Reverse Type 2 diabetes – the PreDiabetes diet


Prediabetes presents a critical stage where blood sugar levels are elevated beyond normal but not yet high enough to be classified as diabetes. This condition signals an increased risk of developing type 2 diabetes, yet it also offers a window of opportunity for intervention through dietary and lifestyle modifications. Emphasizing that prediabetes can often be reversed through lifestyle changes, this article explores the pivotal role of diet in managing prediabetes and provides practical strategies for maintaining healthy blood sugar levels, with the ultimate goal of reversing type 2 diabetes.

The Importance of Diet in Prediabetes Diet Management

The Centers for Disease Control and Prevention (CDC) underscore the efficacy of lifestyle changes in diabetes prevention, clarifying that type 2 diabetes cannot be cured but highlighting that prediabetes is often reversible. Specifically, individuals who achieve a 5–7% weight reduction and incorporate 150 minutes of weekly exercise can lower their risk of developing type 2 diabetes by 58%, with an even greater effect observed in those over 60. A diet conducive to weight management and prediabetes control emphasizes high fiber, low added sugars, and nutrient density, featuring a variety of vegetables, whole grains, lean proteins, legumes, and healthy fats—key components in meals to reverse Type 2 diabetes.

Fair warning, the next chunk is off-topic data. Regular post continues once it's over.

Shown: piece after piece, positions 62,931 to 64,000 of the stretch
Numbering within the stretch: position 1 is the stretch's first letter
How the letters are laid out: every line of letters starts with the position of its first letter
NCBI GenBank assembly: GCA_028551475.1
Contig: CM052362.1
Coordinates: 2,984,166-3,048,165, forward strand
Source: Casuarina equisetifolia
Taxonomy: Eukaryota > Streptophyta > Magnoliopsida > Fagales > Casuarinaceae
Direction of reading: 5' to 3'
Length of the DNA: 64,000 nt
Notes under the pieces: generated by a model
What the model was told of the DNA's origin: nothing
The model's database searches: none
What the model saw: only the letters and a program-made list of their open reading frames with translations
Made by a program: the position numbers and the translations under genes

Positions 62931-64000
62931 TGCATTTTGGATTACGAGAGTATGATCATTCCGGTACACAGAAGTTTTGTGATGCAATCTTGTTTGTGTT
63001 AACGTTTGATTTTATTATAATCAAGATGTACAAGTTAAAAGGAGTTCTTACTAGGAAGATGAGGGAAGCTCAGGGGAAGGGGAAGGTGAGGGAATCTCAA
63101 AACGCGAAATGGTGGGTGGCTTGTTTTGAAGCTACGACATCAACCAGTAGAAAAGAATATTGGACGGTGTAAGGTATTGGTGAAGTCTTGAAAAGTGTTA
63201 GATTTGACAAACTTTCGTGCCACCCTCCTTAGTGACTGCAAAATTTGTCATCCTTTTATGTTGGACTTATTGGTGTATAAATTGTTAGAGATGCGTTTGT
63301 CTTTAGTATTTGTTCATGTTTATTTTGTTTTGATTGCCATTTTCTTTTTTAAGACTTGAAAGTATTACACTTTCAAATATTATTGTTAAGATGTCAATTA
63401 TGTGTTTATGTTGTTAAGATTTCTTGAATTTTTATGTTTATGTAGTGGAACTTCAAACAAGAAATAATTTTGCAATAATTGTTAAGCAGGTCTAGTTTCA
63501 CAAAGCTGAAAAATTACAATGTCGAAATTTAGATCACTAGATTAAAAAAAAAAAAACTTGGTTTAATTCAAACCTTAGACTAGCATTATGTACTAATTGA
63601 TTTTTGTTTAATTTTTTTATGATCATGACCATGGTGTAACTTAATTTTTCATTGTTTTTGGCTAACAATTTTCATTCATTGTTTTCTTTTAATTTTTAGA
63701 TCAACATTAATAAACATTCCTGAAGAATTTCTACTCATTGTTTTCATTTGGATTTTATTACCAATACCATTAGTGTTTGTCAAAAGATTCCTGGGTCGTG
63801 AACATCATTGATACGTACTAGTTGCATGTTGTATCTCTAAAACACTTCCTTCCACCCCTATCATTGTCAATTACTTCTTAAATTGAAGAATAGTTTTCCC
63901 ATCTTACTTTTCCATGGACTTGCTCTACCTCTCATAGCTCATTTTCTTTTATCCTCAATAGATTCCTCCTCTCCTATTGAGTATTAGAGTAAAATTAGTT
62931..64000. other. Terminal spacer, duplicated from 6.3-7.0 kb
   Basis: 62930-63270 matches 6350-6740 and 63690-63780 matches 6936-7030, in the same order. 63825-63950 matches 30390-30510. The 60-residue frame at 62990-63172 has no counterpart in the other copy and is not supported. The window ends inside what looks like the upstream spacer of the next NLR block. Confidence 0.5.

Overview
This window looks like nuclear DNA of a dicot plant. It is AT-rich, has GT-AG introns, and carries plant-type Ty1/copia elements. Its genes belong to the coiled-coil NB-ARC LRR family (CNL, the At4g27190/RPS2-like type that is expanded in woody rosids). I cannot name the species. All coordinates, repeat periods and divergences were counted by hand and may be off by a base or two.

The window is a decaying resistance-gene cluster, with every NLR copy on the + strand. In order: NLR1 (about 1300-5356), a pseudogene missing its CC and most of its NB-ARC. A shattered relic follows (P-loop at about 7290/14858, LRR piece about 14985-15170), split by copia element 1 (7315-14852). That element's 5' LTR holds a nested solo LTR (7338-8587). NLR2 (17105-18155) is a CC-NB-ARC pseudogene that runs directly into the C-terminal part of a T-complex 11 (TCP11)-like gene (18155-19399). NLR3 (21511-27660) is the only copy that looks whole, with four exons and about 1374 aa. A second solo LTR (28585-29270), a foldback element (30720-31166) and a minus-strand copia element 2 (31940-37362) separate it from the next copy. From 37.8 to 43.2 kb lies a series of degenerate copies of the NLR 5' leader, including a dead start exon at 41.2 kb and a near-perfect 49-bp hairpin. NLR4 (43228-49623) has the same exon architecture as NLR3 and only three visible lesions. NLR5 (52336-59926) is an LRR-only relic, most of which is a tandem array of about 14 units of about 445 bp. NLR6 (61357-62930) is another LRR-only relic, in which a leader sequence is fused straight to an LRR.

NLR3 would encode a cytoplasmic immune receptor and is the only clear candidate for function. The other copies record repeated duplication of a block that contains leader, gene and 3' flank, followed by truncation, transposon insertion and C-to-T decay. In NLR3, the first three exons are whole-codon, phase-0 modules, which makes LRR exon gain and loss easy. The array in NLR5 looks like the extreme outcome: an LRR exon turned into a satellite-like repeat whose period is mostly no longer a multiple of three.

Dietary Components for Prediabetes Diet:

  • High-Fiber Foods: Slow-digesting foods, such as whole grains and high-fiber items, gradually release sugars into the bloodstream, aiding in blood sugar control and supporting weight management, heart health, and digestive wellness.
  • Carbohydrates: Carbohydrates are crucial for a balanced diet, yet intake should be tailored to individual health needs, activity levels, and lifestyle, with a focus on minimizing added sugars.
  • Non-Starchy Vegetables: Opting for low-carbohydrate vegetables over starchy counterparts can enrich the diet with essential nutrients while managing carbohydrate intake.
  • Glycemic Index (GI): Understanding the GI of foods can guide selections that prevent rapid blood sugar spikes, with a preference for lower GI options that include fiber-rich fruits and whole grains over refined products.

Understanding the Glycemic Index

The Glycemic Index (GI) categorizes carbohydrate-containing foods by how significantly they raise blood glucose levels. With a scale from 0 to 100, the GI measures the speed at which foods cause our blood sugar to rise. Foods scoring closer to 100 have a rapid effect on blood sugar levels, while those near 0 have a minimal impact.

Overview of Average GI Values

The GI values of foods can vary based on brand and preparation. Here’s a general guide to the average GI values for several common foods and beverages:

  • Potatoes: 71
  • Rice: 67
  • Bread: 64
  • Breakfast Cereals: 61
  • Pasta: 52
  • Fruits: 51
  • Cookies: 49
  • Confectionery: 48
  • Dairy Products: 35
  • Nuts: 22

Note that individual GI values can differ from one specific item to another, such as the variation in sweetness between different types of apples.

Determinants of GI Scores

High-fiber foods, like fruits and whole grains, generally have lower GI scores compared to those with refined ingredients. This is due to how the body processes refined carbohydrates and sugars, leading to rapid increases in blood sugar, or “sugar spikes.” Therefore, refined and high-sugar foods typically exhibit higher GI scores, exemplified by the difference between white and wholemeal bread’s GI values.